As an enthusiastic CRMA candidate, you will have already read the Everyone articles and Risk Specialist articles on discrete risk management processes within an enterprise.
The CRMA Study Guide does not recognise the possibility of discrete risk management processes within a single enterprise.
The Guide tends to follow the COSO ERM assumption that there is a unitary view of enterprise risk, without specifically recommending that. The CRMA idea of ‘coordination of risk management activities’ is fairly obsessive about a single integrated view (Figure IV.10). There is an acknowledgement that diverse practices may have evolved, and that is regarded as a problem to be fixed (page 191, fourth paragraph).
Some of the other authorities recognised in the Study Guide make slightly different assumptions. None of them throw a clear light on the option to have discrete risk management processes within an enterprise.
|For passing the CRMA exam, you should adopt the views of the Study Guide. As an assessor of organisation risk management effectiveness, the CRMA holder will need to have a fair and mature view of organisations with discrete and differing risk management processes, with or without integration. Clear Lines on Audit and Risk promotes a view different to the assumptions in the Study Guide, precisely because it is also concerned with making risk management effective, emphasising fitness for purpose over standardisation. Reflect upon ISO 31000 Key Principle G: Risk management is tailored.|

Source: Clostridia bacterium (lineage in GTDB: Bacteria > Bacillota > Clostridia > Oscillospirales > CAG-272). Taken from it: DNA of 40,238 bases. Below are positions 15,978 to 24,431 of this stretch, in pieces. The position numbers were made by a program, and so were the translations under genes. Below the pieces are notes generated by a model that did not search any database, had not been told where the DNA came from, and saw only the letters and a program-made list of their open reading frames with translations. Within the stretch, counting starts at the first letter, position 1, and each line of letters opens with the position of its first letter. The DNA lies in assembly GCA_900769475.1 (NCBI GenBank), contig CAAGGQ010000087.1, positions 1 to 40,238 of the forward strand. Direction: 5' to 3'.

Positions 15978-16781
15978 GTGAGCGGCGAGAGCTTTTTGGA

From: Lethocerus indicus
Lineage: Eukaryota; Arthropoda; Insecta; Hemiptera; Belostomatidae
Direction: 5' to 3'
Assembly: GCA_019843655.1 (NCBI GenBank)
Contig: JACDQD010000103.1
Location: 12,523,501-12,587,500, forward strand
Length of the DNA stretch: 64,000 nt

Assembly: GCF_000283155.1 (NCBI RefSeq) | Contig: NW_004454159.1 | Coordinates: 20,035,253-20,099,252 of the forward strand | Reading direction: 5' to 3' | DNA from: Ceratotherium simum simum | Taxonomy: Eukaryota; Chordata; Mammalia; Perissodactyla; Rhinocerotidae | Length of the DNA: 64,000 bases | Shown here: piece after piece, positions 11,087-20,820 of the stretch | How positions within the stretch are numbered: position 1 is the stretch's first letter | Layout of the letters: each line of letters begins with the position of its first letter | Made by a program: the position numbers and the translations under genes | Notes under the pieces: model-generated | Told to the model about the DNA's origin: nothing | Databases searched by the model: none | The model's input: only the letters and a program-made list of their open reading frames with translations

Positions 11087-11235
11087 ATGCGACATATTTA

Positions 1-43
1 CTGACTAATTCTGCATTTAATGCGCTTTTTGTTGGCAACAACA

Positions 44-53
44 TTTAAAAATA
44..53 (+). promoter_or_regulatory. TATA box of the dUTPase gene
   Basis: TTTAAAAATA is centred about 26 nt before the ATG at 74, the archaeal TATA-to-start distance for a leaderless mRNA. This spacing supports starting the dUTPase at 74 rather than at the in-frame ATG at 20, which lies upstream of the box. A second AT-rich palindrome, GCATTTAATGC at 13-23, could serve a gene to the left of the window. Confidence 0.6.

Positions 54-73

Main articles on the topic: 1. Discrete risk management processes within an enterprise (Everyone) 2. Shapes for discrete risk management processes (Everyone) 3. Examples of discrete risk management processes (Everyone) 4. Risk ‘to’ an area of activity and risk ‘from’ the activity (Everyone)
Some other main topics
Coming soon: Scoping a risk management activity; ERM and RM; RM across an organisation, without a central register; Context setting, Objectives, expected and acceptable outcomes, priorities and tradeoffs.
All pages on ‘Discrete risk management processes within an enterprise’